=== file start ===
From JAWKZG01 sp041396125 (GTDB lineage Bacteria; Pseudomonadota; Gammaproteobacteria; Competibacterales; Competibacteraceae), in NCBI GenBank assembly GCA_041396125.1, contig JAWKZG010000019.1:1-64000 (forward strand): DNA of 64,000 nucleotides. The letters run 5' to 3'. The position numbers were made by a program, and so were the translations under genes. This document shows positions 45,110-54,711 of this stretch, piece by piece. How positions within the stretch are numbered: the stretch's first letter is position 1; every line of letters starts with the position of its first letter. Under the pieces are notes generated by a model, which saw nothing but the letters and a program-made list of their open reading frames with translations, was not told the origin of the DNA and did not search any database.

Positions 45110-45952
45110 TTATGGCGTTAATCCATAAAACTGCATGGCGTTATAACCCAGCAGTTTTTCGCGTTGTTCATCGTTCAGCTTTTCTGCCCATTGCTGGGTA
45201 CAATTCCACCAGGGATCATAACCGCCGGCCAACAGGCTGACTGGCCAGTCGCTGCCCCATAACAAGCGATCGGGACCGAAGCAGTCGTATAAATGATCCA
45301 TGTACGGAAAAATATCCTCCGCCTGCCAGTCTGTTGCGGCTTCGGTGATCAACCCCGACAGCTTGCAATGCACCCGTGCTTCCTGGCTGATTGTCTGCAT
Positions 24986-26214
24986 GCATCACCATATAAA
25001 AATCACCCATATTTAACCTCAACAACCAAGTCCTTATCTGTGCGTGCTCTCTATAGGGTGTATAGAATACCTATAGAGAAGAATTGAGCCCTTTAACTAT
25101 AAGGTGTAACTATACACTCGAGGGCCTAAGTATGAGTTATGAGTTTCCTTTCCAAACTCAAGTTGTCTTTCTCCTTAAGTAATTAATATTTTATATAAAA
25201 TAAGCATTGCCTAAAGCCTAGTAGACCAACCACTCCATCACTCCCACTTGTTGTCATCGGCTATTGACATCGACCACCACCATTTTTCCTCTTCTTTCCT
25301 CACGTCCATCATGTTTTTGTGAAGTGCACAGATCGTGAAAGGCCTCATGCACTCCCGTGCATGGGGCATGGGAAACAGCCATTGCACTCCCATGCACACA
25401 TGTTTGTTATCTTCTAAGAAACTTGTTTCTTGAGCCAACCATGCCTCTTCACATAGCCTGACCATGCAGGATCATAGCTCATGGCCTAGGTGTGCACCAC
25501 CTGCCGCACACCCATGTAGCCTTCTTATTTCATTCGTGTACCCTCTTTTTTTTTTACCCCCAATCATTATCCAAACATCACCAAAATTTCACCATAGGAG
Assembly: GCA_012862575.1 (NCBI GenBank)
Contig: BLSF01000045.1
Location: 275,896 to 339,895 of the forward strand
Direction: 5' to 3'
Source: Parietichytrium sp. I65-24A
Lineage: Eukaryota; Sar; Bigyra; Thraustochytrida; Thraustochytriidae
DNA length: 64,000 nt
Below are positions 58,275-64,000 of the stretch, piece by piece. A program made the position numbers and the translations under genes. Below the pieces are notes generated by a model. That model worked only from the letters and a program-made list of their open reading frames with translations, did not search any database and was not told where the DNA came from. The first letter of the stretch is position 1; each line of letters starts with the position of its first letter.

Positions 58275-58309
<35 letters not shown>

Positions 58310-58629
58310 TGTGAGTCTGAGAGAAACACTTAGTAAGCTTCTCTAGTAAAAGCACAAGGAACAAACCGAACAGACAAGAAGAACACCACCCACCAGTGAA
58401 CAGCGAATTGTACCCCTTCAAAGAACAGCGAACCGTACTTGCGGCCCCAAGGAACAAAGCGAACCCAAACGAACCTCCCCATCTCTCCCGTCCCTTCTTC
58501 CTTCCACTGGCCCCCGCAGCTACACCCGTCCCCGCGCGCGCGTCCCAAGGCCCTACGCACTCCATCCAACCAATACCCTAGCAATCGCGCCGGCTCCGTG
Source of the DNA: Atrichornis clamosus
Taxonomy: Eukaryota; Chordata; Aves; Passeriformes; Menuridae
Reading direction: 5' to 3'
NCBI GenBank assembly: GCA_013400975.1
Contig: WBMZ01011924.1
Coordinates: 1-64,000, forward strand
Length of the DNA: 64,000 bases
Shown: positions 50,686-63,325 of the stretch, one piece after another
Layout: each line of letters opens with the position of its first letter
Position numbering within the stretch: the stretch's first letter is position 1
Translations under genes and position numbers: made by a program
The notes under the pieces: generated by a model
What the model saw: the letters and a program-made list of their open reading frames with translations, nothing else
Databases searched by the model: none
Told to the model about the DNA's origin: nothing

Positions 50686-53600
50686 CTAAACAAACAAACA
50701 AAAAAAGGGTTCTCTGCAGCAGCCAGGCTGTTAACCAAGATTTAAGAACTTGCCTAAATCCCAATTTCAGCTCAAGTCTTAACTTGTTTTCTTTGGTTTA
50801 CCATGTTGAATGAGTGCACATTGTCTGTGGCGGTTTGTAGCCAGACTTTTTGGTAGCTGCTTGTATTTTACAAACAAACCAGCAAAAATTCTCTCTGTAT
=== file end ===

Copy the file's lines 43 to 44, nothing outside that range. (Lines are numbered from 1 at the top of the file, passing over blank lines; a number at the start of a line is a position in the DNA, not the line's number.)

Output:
Positions 50686-53600
50686 CTAAACAAACAAACA